Greg Valliere: The U.S. Political Outlook
According to the closely-followed election handicapper Charlie Cook, Valliere expects a “tidal wave” of 48 to 60 (and as many as 65) new Republican House members, which would be more than Newt Gingrich’s 52 new members in the last Republican takeover in 1994. In the Senate, Valliere said it would be a “stretch” to think Republicans could get to their “magic number” of 10 to gain control. They will lose Connecticut, West Virginia, California and two or three others, but will gain seven to nine seats.
“Post election,” he said, “the balance of power will shift and it will be a plus for the markets.”
A big question for Valliere is how Democrats will react. The audience applauded when he said that, within 72 hours of the announcement of the election results, Nancy Pelosi will step down from her leadership role. She will be replaced by Steny Hoyer, a pro-business Democrat and a personal friend of Republican majority leader John Boehner. “The temperature will go down,” Valliere said, as acrimony between the parties will abate.
The bigger story, according to Valliere, is that the finger pointing at Barack Obama will start on election night. Will he pivot as deftly to the middle as Clinton did in 1994, he asked? That would be very unlikely, he said, because Clinton had many centrist views that Obama does not share. If Obama does not “look like he got the message,” Valliere said, he will be challenged for the nomination in 2012 by someone in his own party. It will not be by Hillary Clinton, who Valliere predicted will step down as Secretary of State after the election. Someone like Evan Bayh (D-IN), a centrist, could step in, he said. In today’s electoral climate, Obama could not win Indiana, Ohio, North Carolina, or Florida – key states he won in 2008 – according to Valliere.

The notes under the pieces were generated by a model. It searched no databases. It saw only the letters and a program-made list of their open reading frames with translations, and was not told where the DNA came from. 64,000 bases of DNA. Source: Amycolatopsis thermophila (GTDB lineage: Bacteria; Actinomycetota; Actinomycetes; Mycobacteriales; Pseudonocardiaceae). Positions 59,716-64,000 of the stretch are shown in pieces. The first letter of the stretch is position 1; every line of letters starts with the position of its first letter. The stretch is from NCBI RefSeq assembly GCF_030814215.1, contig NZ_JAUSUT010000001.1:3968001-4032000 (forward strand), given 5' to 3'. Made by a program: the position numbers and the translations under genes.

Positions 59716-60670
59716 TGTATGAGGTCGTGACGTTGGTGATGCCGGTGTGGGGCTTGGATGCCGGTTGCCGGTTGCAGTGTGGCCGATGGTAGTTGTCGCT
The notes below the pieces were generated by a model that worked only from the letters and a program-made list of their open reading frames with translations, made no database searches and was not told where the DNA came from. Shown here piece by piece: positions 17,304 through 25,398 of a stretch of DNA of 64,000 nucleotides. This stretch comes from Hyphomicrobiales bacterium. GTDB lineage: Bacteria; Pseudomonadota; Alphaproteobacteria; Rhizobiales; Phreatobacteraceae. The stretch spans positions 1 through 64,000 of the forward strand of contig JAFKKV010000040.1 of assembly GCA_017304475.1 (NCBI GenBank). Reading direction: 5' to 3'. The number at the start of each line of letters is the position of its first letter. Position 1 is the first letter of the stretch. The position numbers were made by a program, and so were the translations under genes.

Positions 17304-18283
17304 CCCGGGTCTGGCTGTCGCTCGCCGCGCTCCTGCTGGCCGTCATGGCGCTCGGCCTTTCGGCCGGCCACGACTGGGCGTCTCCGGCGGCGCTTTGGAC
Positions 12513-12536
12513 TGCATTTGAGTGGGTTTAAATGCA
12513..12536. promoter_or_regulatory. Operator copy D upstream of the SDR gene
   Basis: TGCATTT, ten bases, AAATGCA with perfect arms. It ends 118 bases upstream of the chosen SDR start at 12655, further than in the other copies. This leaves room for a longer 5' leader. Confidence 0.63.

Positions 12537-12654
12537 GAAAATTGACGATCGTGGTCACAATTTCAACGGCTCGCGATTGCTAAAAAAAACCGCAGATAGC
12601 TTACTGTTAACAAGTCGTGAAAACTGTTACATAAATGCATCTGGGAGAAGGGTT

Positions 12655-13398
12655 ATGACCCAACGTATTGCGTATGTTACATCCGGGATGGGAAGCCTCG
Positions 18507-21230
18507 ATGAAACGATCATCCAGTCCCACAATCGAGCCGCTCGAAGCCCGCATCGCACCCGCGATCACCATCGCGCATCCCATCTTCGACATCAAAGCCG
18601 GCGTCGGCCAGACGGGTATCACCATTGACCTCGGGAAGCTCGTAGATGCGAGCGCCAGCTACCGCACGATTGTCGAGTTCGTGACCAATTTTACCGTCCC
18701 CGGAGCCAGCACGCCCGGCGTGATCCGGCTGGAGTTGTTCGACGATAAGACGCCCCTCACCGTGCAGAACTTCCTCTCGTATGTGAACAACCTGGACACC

The Tea Party has been a blessing, Valliere said, except in Delaware, where Christine O’Donnell is unlikely to win in her Senate race. It helped in Nevada and Kentucky, but going forward Republicans must decide whether to position themselves in a “Mitt Romney Chamber of Commerce” image, or possibly go down the Sarah Palin path. In the short-term, how aggressive will they be legislatively is the main concern, and the big fight will be over spending (although not over a possible healthcare reversal, which Obama would veto). Valliere expects outlays to be frozen over the next two years, but does not foresee a shutdown the government.
The most interesting post-election story is for investors, he said. Markets overwhelmingly like gridlock, and the market does well in year three of the presidential term. Cap-and-trade and card check legislation will not move forward and there will be no “punishing” of the Chinese through trade sanctions; Valliere said this lack of action will be favorable for the markets.
He added some words of caution. Obama will have his veto power, which will be sustained by Congress, and regulators will stay very active, Valliere said, including Elizabeth Warren, the EPA – which may introduce carbon emission restrictions, and an active Medicare overseer. “These will be a big irritant for markets,” he said